It is common sense that red wine and coffee have direct influence on the results of whitening sessions, due to their high concentrations of coloring substances. However, recent studies have shown that the former may be more aggressive in nature than initially thought. Dentists already advise avoiding the consumption of red wine the days after a whitening session. Moreover, the potential hazards of this beverage may be much more complex and complicated at the same time.
Here are the most important fields where red wine can play a big role when consumed on a regular basis:
- The stains red wine leaves on the surface of teeth are removable either by dental scaling or by regular whitening sessions. There even are toothpastes (abrasive types with high concentration of fluoride) with similar effects, when used on a daily basis. Still, daily consumption may prove counterproductive, leading to thin enamel and to all the oral problems that are associated to this condition.
- Red wine contains sulfites; this class of substances is used in general for preservation purposes, but in this beverage it may emerge naturally. The problem with sulfites is that they are food allergens, which means that they may trigger various allergies. Although international laws are limited with regard to labeling sulfites, some wine companies choose to do it; but this doesn’t mean they’re not there if they’re not marked on the label. Consuming sulfites might lead to allergies, thus influencing the entire balance in the mouth.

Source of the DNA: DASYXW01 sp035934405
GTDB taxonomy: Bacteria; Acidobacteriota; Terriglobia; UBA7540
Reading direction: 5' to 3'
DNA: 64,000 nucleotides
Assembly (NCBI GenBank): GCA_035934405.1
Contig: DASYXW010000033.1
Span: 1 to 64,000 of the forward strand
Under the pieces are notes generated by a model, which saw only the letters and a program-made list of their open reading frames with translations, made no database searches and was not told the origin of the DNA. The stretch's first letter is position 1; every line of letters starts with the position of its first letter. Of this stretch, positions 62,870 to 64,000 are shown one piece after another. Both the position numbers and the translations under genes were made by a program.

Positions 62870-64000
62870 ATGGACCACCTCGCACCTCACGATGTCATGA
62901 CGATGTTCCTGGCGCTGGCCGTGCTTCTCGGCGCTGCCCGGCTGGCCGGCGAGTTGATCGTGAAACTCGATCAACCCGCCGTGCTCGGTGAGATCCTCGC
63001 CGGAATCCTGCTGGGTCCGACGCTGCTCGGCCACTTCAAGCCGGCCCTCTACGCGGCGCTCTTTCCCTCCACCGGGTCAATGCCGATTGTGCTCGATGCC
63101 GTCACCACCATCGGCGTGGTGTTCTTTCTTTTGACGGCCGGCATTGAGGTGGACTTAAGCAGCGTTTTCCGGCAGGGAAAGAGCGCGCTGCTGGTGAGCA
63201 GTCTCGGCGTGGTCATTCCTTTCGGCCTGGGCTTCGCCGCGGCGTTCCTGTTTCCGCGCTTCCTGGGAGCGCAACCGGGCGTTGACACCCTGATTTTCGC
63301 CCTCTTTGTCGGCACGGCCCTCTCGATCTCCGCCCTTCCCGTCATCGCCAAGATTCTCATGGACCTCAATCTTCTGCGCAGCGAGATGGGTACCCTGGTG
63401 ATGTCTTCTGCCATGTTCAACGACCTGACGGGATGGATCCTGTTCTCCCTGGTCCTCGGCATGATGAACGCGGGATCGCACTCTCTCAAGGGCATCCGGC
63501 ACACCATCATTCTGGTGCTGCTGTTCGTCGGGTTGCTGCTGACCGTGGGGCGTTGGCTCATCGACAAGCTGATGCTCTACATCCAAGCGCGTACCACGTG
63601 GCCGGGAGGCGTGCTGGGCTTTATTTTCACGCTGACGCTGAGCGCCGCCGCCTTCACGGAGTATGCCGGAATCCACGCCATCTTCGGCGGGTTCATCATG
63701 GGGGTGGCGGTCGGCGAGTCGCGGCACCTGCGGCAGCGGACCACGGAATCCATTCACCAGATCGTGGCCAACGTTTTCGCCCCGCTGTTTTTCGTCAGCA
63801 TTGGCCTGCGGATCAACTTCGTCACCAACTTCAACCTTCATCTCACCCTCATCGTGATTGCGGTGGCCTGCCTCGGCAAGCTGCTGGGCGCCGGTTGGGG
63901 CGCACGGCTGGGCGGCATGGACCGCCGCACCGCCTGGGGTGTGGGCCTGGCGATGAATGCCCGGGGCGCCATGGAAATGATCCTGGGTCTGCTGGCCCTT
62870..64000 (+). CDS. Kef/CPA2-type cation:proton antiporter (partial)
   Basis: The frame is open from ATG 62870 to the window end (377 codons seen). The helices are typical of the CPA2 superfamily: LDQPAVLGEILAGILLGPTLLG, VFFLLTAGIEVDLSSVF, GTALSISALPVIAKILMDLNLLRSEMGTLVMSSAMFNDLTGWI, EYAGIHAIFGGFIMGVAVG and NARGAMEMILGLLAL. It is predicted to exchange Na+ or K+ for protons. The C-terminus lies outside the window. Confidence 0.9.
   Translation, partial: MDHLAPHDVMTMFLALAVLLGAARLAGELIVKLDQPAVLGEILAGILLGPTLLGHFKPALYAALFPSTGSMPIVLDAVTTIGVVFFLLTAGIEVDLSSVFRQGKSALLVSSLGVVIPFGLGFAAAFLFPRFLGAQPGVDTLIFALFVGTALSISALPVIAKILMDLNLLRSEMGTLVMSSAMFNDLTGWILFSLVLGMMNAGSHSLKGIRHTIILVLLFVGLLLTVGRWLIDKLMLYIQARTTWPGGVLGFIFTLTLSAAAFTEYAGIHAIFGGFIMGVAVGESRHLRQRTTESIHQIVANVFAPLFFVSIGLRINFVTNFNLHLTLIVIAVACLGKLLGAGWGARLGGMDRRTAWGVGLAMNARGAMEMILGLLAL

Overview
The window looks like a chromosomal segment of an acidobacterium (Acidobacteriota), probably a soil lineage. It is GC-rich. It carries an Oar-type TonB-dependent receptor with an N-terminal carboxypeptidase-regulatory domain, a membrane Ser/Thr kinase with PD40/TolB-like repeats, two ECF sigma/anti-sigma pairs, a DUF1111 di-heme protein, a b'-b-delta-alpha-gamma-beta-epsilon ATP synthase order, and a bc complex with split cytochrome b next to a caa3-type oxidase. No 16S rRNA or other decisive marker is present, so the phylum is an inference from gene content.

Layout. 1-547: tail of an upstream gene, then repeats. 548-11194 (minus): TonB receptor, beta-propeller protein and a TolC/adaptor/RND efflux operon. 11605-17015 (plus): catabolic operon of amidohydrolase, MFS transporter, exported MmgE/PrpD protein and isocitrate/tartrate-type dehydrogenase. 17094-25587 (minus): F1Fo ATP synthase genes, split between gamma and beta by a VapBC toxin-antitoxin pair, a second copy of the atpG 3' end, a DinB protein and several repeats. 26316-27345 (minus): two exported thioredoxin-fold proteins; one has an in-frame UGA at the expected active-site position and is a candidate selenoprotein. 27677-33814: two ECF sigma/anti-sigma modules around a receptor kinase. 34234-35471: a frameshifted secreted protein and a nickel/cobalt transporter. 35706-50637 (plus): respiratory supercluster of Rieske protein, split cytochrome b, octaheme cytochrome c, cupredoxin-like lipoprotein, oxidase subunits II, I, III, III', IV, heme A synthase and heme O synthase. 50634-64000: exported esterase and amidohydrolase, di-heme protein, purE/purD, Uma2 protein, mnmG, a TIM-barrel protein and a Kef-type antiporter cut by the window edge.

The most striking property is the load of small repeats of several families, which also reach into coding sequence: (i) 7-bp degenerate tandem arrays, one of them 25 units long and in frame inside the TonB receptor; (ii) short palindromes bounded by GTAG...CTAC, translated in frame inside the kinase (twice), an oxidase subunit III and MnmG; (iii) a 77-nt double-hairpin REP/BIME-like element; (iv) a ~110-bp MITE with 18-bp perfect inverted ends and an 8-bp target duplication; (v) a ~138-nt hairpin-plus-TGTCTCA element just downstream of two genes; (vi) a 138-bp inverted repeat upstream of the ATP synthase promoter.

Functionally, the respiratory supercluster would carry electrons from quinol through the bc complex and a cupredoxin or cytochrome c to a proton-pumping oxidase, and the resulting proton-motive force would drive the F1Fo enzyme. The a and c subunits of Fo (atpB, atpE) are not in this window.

- Any beverage that contains alcohol raises the levels of acid in the oral cavity, and red wine is no exception to this rule. If you don’t rinse after you drink red wine, you maintain an unhealthy PH level in your mouth, thus helping the formation of an environment favorable to cavity formation.
There is no real immediate danger for teeth in drinking red wine and the incidence of allergic reactions is within safety limits. However, if you care for the impeccable whiteness of your teeth and you’re a regular visitor of your oral hygienist, you should at least rinse your mouth after drinking red wine to reduce its impact on enamel. With proper hygiene and dental care, red wine can be consumed regularly.